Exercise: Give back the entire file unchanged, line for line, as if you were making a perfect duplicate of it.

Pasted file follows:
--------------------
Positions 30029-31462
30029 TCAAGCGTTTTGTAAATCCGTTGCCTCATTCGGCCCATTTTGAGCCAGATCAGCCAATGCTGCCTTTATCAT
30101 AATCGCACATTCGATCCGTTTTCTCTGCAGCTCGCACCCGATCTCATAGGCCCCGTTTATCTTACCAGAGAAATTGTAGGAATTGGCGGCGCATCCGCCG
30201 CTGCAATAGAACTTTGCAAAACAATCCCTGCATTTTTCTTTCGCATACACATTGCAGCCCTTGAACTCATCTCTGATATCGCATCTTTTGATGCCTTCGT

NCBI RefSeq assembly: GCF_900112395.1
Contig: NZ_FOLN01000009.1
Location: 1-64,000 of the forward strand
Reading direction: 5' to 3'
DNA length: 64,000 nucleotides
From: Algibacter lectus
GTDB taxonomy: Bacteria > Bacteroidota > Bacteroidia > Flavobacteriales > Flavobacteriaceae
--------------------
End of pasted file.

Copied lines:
Positions 30029-31462
30029 TCAAGCGTTTTGTAAATCCGTTGCCTCATTCGGCCCATTTTGAGCCAGATCAGCCAATGCTGCCTTTATCAT
30101 AATCGCACATTCGATCCGTTTTCTCTGCAGCTCGCACCCGATCTCATAGGCCCCGTTTATCTTACCAGAGAAATTGTAGGAATTGGCGGCGCATCCGCCG
30201 CTGCAATAGAACTTTGCAAAACAATCCCTGCATTTTTCTTTCGCATACACATTGCAGCCCTTGAACTCATCTCTGATATCGCATCTTTTGATGCCTTCGT

NCBI RefSeq assembly: GCF_900112395.1
Contig: NZ_FOLN01000009.1
Location: 1-64,000 of the forward strand
Reading direction: 5' to 3'
DNA length: 64,000 nucleotides
From: Algibacter lectus
GTDB taxonomy: Bacteria > Bacteroidota > Bacteroidia > Flavobacteriales > Flavobacteriaceae